On-site optimization refers to holistic sitewide activities. Domain selection (in the case
of new sites), website design or redesign, web server configuration, and sitewide
performance tuning are all part of on-site optimization activities. For more detailed
coverage of internal optimization, refer to Chapter 4.
External optimization is just as important as internal optimization. The major goal of
all external optimization activities centers on link building. It is all about your site’s
visibility. Each link referral can be viewed as a vote for your site. The more quality links
you have, the more popular your site will be. For more detailed coverage of external
optimization, refer to Chapter 5.
Output of the implementation phase
The implementation phase can vary drastically in size and complexity depending on
the project. It does not have to be done all at once, and it usually never is. Introducing
too many variables can get confusing when tracking SEO progress.
The output of the implementation phase can be several artifacts detailing any new
technical knowledge gained, problems encountered, and lessons learned. Furthermore,
any deviations from the original SEO plan should be documented with appropriate
rationale noted (and any future actions that would need to be performed). Procedures
and processes for adding new content or making website changes (e.g., backups, maintenance, and deployment) should also be formalized. Sticking to the SEO plan is a must.
Introducing deviations could be counterproductive and could hinder (or confuse) the
benefits of other work.
The Monitoring Phase
The monitoring phase comprises just that: monitoring. You need to monitor several
things, including web spider activities, referral sites, search engine rankings, website
traffic, conversions, hacker intrusions, and more. All of these activities are related and
are highly dependent on the analysis of your web server logs. Chapter 6 explores several
web stats monitoring tools, including Webalizer, AWStats, and WebLog Expert. Consult Chapter 7 for additional information on the subject.
Web spider activity
You’ve just done a lot of work on your site (in the implementation phase). No spider
activity could signal problems. Watch spidering activities closely.
The SEO Process | 15
Knowing website referrals can help you identify which link-building strategies are
working. It is all about time. There is no point wasting additional time in specific linkbuilding avenues if they are not producing any referral hits.
Search engine rankings
The search engine page rankings are important. Without good rankings, you will not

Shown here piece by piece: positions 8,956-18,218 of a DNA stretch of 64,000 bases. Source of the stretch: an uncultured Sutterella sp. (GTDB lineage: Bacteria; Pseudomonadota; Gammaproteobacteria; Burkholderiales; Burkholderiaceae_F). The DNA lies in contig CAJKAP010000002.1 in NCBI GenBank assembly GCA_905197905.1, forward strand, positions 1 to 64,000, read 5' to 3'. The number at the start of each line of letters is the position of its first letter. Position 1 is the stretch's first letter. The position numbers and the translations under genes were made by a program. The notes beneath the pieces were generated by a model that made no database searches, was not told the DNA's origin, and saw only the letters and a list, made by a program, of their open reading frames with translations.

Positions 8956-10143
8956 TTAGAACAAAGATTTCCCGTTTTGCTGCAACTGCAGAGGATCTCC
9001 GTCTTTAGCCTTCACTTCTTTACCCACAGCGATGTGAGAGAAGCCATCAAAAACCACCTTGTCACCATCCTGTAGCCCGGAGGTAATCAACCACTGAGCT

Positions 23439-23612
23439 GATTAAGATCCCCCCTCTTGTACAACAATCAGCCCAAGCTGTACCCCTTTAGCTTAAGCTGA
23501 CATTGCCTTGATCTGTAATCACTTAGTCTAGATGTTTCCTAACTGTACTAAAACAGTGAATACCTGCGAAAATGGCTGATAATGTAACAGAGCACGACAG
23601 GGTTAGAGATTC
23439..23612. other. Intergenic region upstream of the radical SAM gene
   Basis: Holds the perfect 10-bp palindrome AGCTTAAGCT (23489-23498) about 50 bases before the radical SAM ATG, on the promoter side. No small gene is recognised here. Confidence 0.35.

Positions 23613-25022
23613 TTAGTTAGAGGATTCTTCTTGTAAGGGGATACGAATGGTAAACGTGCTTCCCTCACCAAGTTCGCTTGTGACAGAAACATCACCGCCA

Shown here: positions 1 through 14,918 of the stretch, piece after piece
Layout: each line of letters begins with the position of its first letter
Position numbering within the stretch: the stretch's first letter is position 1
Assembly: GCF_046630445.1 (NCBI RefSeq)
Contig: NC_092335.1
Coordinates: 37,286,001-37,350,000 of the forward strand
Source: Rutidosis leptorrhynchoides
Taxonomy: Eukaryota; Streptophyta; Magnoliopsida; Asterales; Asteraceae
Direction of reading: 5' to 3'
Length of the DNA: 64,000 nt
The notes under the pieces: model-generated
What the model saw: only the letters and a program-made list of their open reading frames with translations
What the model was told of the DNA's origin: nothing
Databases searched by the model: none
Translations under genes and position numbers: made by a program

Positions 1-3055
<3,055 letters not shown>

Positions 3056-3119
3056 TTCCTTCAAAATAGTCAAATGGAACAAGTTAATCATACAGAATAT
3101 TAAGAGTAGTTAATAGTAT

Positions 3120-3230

get any traffic. With no traffic, you will not get any conversions. Don’t get too obsessed!
Initially, your page rankings could be in a state of flux. Focus on your most important
Although website traffic is different from converting traffic, it is still an indicator of
your relative site visibility. An increase in visitor traffic is always good news (unless
your site is having performance problems). Examining your web server logs can help
you spot particular trends. You may even get some surprises in terms of which pages
are getting hits.
Ultimately, it is the conversions that matter. If you are selling products or services, you
want to know how many people that came from search engines bought the product or
service. More specifically, you may want to know the entry pages that contributed to
these conversions. Depending on your organization and your level of expertise, this
could be a challenge if you are employing SEO and SEM at the same time. Knowing
how to differentiate SEO from SEM conversions is essential. Utilizing Google Analytics
can help you achieve these goals.
Output of the monitoring phase
The output of the monitoring phase is sets of data, typically organized in monthly report
summaries. This usually includes data from web stats tools and web analytics tools.
This output serves as the input to the (re)assessment phase.
The Assessment Phase
The assessment phase uses the output of the monitoring phase as well as a series of
checklists (on which to base the assessment). This phase is also referred to as the
checkpoint phase. SEO checkpoints can be defined on a monthly, quarterly,
semiannual, or yearly basis. At the very least, quarterly assessments are required.
The point of the assessment phase is to see what is and isn’t working according to the
SEO plan. The assessment phase can uncover many problems. Referring back to Figure 1-5, minor problems would be handled in the maintenance phase. Major problems
16 | Chapter 1: The Big Picture
might need a different approach, including getting a second SEO opinion or going back
to the research phase.
Output of the assessment phase
The output of the assessment phase is the recommendation artifact. At times, this could
be a call to action for further research or a call to action for further minor tweaks.
The Maintenance Phase
Once the major SEO work is done in the implementation phase, the focus will be on
website maintenance. The maintenance phase takes care of problems (minor and major) found in the (re)assessment phase. In many ways, the maintenance phase is similar
to the implementation phase.